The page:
Tennis legend Roger Federer, 41, has announced that he will retire from the sport.
The Swiss star broke the news on social media on Thursday afternoon, September 15.
He thanked fans for the “unbelievable journey” he’s been on throughout his 24-year career.
He revealed that injures and recent fitness troubles made him realise that “it is time to end”, and that he will play his final match at next week’s Laver Cup in London.
Federer will go down as one of the all time greats of the game after winning 20 Grand Slam singles titles, including eight at Wimbledon – more than any other player in history.
He wrote in a statement posted on Instagram: “As many of you know, the past three years have presented me with challenges in the form of injuries and surgeries.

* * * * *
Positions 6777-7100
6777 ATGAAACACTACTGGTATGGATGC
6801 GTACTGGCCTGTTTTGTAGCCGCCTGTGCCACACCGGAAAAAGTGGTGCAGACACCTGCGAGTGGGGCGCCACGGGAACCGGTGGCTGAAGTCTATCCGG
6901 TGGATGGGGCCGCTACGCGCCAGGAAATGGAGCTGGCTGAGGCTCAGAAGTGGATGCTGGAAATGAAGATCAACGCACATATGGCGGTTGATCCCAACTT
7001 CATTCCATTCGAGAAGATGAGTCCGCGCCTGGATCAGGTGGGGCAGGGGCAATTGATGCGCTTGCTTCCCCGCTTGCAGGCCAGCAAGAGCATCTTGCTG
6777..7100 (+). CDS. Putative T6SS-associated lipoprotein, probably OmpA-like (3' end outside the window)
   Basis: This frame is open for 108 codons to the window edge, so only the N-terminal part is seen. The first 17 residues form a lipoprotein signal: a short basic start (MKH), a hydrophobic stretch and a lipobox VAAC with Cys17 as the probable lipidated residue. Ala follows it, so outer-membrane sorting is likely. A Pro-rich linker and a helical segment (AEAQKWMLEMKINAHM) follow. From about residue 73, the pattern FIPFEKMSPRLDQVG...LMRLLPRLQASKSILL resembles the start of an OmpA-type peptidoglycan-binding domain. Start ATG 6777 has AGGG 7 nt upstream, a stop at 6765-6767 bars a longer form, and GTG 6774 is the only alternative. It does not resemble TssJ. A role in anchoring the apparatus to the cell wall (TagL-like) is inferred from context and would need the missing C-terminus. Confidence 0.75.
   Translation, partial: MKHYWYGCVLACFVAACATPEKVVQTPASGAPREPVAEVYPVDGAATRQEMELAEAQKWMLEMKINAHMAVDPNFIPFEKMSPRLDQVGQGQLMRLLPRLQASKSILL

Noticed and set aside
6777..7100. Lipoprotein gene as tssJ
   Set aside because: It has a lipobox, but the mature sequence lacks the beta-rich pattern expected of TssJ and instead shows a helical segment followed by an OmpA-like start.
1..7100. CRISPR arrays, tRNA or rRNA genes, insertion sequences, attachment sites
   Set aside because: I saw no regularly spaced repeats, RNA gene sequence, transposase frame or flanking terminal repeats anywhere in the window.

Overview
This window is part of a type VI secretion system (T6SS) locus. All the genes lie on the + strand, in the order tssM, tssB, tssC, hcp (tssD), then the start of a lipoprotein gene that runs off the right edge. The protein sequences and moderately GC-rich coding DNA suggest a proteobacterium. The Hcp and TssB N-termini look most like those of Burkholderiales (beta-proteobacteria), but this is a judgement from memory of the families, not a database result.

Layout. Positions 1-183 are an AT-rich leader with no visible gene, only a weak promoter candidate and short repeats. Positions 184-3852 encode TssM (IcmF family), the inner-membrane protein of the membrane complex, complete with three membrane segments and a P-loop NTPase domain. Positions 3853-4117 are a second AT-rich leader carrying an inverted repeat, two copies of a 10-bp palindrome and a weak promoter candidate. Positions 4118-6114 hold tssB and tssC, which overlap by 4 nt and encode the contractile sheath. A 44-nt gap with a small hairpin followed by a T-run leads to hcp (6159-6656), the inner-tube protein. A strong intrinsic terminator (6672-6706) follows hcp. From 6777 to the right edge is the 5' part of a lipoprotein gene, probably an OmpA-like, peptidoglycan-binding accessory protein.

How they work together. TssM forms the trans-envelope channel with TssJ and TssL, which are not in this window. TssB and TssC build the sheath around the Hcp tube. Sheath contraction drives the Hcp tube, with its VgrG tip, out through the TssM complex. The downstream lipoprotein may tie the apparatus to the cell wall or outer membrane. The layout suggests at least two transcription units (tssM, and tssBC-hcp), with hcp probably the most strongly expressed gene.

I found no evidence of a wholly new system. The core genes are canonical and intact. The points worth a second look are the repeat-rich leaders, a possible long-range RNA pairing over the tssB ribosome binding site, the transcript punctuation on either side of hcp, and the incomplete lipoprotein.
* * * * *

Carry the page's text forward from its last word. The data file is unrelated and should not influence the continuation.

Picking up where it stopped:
“I know my body’s capacities and limits, and its message to me lately has been clear.
“I am 41-years-old, I have played more than 1500 matches … I must now recognise when it is time to end my competitive career. This is a bittersweet decision, because I will miss everything the tour has given me. But at the same time, there is so much to celebrate.”
Federer described himself as “one of the most fortunate people on Earth” and thanked his wife Mirka for “living through ever minute with me”, and signed off by saying: “To the game of tennis: I love you and will never leave you.”